UK Prime Minister Tony Blair is set to meet Libyan President Colonel Gaddafi, it has emerged after "milestone" talks in London on Tuesday.
Historic handshake: Blair greets Shalgam
The news came as Mohammed Abdulrahman Shalgam became the first Libyan foreign minister to visit London since 1969.
Foreign Secretary Jack Straw said they had agreed to enhance cooperation on finding Wpc Yvonne Fletcher's killers.
She was shot in 1984 outside the Libyan Embassy in London. The incident led the UK to break off diplomatic links.
Wpc Fletcher murder
At a news conference with Mr Shalgam, Mr Straw called his visit "tangible proof" of improving relations between Libya and Britain.
Mr Blair himself hoped to meet Colonel Gaddafi "as soon as convenient" - although a date had yet to be fixed, he said.
Meanwhile, the Reuters news agency is quoting American and Libyan officials in London as saying Washington is re-establishing a diplomatic presence in Tripoli.
Mr Straw said "good progress" was being made on implementing the December agreement on Libya's weapons of mass destruction programmes, said Mr Straw.
Wpc Fletcher was shot in 1984
He hoped the relatives of those killed in incidents like the Lockerbie bombing and Wpc Fletcher's murder would understand it was "in everybody's interest" for normal relations to resume with Libya.
Asked about the police officer's murder, Mr Shalgam said his country was willing to discuss "any file".
Libya accepted "general responsibility" for Wpc Fletcher's killing in 1999 and agreed to pay compensation to her family.
Mr Shalgam denied Libya had made any concessions in December's weapons announcement.
While Libya had the know-how, it had not planned to make weapons of mass destruction, he said.
But he acknowledged there had been differences between the UK and Libya in the past.
He added: "Things have changed. We have the courage to review our politics and
directions. The caravan is moving on."
The Foreign Office has described Tuesday's talks as a "milestone in what have been steadily improving relations" between Libya and the UK.
It is also part of a wider plan to bring Libya into the "international mainstream".
It is the first contact at cabinet level since Britain restored diplomatic relations in 1999.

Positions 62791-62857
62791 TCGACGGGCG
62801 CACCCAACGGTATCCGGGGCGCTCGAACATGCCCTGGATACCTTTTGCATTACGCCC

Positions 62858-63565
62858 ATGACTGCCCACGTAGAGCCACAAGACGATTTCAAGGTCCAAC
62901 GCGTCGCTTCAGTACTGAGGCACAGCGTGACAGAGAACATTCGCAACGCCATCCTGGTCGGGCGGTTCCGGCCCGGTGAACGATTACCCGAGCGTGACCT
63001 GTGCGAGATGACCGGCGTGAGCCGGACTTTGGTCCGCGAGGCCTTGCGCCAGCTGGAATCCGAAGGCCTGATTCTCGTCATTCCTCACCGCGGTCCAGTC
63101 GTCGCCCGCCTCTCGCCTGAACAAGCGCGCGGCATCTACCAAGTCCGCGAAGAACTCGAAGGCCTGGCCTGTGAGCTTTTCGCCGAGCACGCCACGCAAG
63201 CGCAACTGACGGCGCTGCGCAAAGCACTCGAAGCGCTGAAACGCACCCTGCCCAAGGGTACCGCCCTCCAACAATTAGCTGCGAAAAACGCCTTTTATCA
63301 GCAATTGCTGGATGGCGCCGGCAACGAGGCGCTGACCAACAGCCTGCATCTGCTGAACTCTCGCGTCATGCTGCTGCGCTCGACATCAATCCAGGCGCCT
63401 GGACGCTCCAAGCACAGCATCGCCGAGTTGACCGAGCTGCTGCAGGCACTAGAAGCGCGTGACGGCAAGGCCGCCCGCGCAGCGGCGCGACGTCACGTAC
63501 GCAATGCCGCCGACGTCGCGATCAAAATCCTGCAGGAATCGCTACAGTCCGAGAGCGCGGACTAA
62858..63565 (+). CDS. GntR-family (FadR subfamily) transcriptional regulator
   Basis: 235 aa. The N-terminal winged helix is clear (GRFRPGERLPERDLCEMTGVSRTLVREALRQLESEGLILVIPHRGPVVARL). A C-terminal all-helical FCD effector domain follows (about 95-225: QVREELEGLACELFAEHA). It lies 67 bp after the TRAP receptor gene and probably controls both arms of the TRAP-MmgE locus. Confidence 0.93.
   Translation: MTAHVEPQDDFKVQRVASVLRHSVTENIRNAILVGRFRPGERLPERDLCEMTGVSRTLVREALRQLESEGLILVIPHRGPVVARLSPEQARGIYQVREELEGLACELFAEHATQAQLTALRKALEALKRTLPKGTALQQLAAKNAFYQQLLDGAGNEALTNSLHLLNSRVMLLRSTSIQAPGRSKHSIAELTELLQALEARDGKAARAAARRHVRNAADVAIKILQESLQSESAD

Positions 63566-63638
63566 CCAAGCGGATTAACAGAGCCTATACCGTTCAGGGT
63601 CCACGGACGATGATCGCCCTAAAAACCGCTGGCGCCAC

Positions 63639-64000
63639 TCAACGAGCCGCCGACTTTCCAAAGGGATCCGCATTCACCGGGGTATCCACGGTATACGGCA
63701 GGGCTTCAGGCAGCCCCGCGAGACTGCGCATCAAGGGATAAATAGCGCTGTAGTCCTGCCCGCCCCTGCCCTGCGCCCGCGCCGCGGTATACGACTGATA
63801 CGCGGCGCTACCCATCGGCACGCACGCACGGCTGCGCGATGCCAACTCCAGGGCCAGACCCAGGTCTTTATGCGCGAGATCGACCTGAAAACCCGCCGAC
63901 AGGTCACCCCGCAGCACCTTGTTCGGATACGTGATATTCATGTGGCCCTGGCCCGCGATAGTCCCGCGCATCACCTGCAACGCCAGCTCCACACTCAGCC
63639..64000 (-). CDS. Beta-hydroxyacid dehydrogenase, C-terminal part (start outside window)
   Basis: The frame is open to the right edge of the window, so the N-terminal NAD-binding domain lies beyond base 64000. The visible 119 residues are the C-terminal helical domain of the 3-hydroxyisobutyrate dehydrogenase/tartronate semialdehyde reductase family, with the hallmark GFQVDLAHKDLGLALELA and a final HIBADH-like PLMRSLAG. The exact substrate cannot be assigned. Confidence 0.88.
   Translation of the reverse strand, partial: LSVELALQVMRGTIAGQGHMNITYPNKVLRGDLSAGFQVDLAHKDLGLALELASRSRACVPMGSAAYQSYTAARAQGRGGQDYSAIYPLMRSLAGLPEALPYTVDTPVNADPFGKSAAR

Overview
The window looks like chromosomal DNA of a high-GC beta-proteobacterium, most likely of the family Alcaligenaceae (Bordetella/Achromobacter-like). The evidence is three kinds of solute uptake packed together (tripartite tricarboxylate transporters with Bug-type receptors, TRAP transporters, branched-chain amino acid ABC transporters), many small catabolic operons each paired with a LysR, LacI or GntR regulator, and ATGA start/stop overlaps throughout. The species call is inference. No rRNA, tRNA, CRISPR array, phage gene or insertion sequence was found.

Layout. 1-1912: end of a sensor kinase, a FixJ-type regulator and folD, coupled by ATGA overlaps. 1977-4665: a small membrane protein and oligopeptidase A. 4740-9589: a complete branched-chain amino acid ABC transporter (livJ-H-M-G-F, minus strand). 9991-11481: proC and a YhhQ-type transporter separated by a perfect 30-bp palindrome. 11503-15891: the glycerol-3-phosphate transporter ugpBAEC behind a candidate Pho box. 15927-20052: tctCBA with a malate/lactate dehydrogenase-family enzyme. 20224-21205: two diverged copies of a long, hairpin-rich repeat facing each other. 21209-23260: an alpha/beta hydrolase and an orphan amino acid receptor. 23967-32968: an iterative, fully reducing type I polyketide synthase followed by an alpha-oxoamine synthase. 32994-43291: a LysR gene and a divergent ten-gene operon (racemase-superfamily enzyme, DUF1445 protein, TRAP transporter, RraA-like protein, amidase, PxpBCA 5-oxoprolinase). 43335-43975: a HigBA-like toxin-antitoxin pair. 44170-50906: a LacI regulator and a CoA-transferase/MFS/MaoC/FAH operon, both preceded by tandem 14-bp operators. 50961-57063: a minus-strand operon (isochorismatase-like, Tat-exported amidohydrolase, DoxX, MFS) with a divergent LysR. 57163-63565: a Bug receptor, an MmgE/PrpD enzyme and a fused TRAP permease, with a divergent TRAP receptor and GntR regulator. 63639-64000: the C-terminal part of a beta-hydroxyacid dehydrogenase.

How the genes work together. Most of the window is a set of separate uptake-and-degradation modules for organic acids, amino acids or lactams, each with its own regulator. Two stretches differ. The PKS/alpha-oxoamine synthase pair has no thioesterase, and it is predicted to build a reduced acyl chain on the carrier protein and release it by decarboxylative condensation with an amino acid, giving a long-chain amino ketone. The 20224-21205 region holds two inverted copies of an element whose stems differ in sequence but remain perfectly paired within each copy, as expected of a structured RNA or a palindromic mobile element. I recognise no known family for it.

That was the year the two Libyans accused of the 1988 Lockerbie bombing were handed over for trial.
The UK ambassador to Libya at the time of Wpc Fletcher's murder said Tuesday's talks did not appear to bring anything new about the case.
Oliver Miles told BBC News 24 that help with investigating the case had been on the agenda since relations were restored but it was really a police, not a government, issue.
"It's a very difficult case and I'm not at all sure that I can see what closure there will be," he added.
Meanwhile, Italian Prime Minister Silvio Berlusconi is on Tuesday meeting Colonel Gaddafi as he becomes the first major western leader to visit Libya since its weapons announcement.
Former UK foreign secretary Geoffrey Howe welcomed the improvement in relations with Libya.
"Engagement in cautious careful steps is the best way of handling relations with any country," he told The World Today on BBC World Service radio.
Former US assistant defence secretary Frank Gaffney, of the right-wing Centre for Security Policy told BBC Radio 4's Today programme it would be good if Colonel Gaddafi gave up his weapons programmes.
But he added: "My fear is if he is allowed to remain in power, if he is allowed to garner even more resources from the West - financial as well as technological - he could pose a considerably
more serious threat to all of us down the line."
Libya was listed by the US as a sponsor of terrorism and was the target of Lockerbie-related UN sanctions until 2003.